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Ethernet Protocol Overhead Notes

Found this Ethernet info, another note to remember:

Ethernet frame format:

  • 6 byte dest addr
  • 6 byte src addr
  • [4 byte optional 802.1q VLAN Tag]
  • 2 byte length/type
  • 46-1500 byte data (payload)
  • 4 byte CRC

Ethernet overhead bytes:
12 gap + 8 preamble + 14 header + 4 trailer = 38 bytes/packet w/o 802.1q
12 gap + 8 preamble + 18 header + 4 trailer = 42 bytes/packet with 802.1q

Ethernet Payload data rates are thus:
1500/(38+1500) = 97.5293 % w/o 802.1q tags
1500/(42+1500) = 97.2763 % with 802.1q tags

TCP over Ethernet:
Assuming no header compression (e.g. not PPP)
Add 20 IPv4 header or 40 IPv6 header (no options)
Add 20 TCP header
Add 12 bytes optional TCP timestamps
Max TCP Payload data rates over ethernet are thus:
(1500-40)/(38+1500) = 94.9285 % IPv4, minimal headers
(1500-52)/(38+1500) = 94.1482 % IPv4, TCP timestamps
(1500-52)/(42+1500) = 93.9040 % 802.1q, IPv4, TCP timestamps
(1500-60)/(38+1500) = 93.6281 % IPv6, minimal headers
(1500-72)/(38+1500) = 92.8479 % IPv6, TCP timestamps
(1500-72)/(42+1500) = 92.6070 % 802.1q, IPv6, ICP timestamps

UDP over Ethernet:
Add 20 IPv4 header or 40 IPv6 header (no options)
Add 8 UDP header
Max UDP Payload data rates over ethernet are thus:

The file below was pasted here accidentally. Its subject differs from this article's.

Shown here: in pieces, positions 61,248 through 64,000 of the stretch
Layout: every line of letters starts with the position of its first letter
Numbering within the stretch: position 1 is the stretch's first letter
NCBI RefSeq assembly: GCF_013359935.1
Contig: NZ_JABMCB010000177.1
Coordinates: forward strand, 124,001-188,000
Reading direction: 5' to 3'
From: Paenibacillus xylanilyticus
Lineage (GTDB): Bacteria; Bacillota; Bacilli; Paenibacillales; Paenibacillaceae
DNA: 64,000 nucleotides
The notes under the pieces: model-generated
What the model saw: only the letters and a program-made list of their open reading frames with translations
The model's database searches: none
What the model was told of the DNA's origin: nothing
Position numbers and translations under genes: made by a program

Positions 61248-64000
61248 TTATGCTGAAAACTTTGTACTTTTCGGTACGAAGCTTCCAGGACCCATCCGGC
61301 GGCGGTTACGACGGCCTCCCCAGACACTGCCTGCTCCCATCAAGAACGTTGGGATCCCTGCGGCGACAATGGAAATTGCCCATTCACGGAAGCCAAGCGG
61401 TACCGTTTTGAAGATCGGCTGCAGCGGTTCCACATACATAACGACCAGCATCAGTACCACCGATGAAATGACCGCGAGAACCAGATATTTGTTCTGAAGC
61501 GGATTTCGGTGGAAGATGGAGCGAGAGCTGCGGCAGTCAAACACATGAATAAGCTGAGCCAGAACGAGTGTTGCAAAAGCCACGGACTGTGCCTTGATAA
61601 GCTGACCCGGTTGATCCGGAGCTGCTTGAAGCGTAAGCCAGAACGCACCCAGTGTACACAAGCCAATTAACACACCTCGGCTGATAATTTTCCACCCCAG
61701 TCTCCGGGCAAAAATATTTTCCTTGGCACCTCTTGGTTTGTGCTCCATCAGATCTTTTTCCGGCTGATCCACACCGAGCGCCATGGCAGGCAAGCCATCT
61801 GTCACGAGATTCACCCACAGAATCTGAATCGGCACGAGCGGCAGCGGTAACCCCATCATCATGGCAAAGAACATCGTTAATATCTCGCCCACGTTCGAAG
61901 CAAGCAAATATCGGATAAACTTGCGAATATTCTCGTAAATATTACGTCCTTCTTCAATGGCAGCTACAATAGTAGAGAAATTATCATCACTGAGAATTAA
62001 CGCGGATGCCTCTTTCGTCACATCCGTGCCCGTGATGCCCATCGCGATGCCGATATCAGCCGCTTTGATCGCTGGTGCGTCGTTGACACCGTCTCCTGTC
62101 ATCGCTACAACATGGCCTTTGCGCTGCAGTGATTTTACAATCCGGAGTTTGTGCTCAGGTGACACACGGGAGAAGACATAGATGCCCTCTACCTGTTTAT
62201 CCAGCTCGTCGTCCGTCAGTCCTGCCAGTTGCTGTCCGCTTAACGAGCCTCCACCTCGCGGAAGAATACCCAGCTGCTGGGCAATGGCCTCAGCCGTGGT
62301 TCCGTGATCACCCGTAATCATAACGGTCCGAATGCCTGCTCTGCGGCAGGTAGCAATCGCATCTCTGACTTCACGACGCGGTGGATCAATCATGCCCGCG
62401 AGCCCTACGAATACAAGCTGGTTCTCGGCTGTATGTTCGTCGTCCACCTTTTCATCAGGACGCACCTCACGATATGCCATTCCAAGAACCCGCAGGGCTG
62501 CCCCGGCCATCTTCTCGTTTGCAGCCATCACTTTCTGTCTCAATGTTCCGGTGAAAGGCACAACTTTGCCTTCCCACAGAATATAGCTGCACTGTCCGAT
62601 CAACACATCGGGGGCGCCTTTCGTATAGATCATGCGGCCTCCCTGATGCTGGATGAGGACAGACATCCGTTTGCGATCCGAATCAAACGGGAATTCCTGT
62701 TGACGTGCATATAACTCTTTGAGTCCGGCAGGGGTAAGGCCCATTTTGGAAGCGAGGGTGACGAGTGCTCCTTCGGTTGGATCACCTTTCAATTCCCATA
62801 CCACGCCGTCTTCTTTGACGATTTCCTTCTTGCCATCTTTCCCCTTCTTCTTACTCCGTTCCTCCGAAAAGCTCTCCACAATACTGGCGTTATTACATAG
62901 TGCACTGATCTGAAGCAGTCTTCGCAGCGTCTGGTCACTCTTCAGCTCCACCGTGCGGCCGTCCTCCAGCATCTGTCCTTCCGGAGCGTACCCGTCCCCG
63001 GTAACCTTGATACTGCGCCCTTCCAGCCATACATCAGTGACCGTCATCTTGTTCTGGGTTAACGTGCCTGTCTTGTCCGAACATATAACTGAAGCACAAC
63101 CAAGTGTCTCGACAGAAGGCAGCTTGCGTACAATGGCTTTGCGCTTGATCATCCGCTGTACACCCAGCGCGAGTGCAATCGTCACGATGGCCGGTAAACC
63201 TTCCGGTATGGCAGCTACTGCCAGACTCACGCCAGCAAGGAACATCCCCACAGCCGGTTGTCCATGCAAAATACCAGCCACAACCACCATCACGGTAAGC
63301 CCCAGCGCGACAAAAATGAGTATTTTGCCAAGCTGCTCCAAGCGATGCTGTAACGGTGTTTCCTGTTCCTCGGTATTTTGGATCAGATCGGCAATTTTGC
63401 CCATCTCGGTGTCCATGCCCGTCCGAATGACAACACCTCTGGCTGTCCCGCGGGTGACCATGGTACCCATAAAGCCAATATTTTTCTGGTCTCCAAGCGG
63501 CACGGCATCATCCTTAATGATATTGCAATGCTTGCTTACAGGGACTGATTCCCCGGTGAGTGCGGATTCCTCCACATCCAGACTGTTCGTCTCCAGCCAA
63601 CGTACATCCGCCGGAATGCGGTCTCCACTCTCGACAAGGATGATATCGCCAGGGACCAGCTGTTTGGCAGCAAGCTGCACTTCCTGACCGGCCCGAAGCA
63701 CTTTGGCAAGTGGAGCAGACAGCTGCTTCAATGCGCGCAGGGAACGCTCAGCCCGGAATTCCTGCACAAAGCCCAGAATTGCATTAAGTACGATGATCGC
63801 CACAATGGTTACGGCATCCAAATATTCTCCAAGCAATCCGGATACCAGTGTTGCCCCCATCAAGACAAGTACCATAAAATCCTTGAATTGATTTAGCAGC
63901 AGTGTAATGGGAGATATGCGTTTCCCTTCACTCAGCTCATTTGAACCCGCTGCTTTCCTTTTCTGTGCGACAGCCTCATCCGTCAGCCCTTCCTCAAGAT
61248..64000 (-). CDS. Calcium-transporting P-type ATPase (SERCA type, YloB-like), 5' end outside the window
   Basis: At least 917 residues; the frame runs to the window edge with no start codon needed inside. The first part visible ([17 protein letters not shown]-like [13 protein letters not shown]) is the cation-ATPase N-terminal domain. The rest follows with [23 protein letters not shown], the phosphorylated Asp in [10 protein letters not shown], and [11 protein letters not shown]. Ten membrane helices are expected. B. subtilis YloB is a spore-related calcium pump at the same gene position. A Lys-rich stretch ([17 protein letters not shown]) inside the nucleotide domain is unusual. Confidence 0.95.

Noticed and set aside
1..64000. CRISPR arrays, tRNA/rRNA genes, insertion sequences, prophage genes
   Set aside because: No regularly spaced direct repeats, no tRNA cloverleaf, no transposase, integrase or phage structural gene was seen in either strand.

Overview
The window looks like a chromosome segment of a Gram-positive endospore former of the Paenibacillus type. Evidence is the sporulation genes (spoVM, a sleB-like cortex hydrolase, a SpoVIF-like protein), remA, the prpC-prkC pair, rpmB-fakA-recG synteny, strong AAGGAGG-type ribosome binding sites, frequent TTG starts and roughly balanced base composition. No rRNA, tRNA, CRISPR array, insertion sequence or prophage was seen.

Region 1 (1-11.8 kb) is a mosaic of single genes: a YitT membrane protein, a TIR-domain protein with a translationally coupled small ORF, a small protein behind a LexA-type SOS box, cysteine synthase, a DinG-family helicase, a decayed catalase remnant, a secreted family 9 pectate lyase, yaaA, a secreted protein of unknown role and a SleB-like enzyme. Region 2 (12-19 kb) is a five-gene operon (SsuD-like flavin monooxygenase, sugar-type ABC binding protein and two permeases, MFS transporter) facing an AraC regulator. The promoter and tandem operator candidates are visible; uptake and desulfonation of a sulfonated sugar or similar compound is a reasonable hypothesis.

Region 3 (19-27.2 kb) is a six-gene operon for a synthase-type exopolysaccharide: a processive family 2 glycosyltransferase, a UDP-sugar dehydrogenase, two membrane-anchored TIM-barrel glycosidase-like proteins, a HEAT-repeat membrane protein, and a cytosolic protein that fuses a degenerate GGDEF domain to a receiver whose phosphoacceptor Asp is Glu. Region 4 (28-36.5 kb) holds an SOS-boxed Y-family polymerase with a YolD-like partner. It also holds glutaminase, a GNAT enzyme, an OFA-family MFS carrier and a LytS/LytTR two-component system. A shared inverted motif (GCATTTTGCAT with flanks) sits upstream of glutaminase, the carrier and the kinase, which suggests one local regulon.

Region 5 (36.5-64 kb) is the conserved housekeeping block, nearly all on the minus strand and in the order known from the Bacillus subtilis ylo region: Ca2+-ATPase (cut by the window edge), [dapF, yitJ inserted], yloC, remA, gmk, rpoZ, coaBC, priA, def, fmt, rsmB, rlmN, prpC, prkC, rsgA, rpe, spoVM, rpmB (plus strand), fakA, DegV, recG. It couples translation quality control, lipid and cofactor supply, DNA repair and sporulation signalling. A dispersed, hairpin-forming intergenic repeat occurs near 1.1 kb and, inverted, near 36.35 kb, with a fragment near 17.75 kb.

(1500-28)/(38+1500) = 95.7087 % IPv4
(1500-28)/(42+1500) = 95.4604 % 802.1q, IPv4
(1500-48)/(38+1500) = 94.4083 % IPv6
(1500-48)/(42+1500) = 94.1634 % 802.1q, IPv6

Notes:

  1. 48-bit (6 byte) ethernet address have a 24-bit “Organizationally Unique Identifier” (OUI) assigned by IEEE + a 24-bit number assigned by the vendor.
  2. The minimum ethernet payload (data field) is 46 bytes which makes a 64 byte ethernet packet including header and CRC.
  3. The maximum ethernet payload (data field) is 1500 bytes which makes a 1518 byte ethernet packet including header and CRC. When 802.1q added an optional 4-byte VLAN Tag Header, they extended the allowed maximum frame size to 1522 bytes (22 byte header+CRC).
  4. The bit speed of 100 Mbps ethernet on the wire/fiber is actually 125 Mbps due to 4B/5B encoding. Every four data bits gets mapped to one of 16 5-bit symbols. This leaves 16 non-data symbols. This encoding came from FDDI.
  5. The original Ethernet II spec had a two byte type field which 802.3 changed to a length field, and later a length/type field depending on use: values 1536 and over are types, under 1536 lengths.

Reference:

» Protocol Overhead

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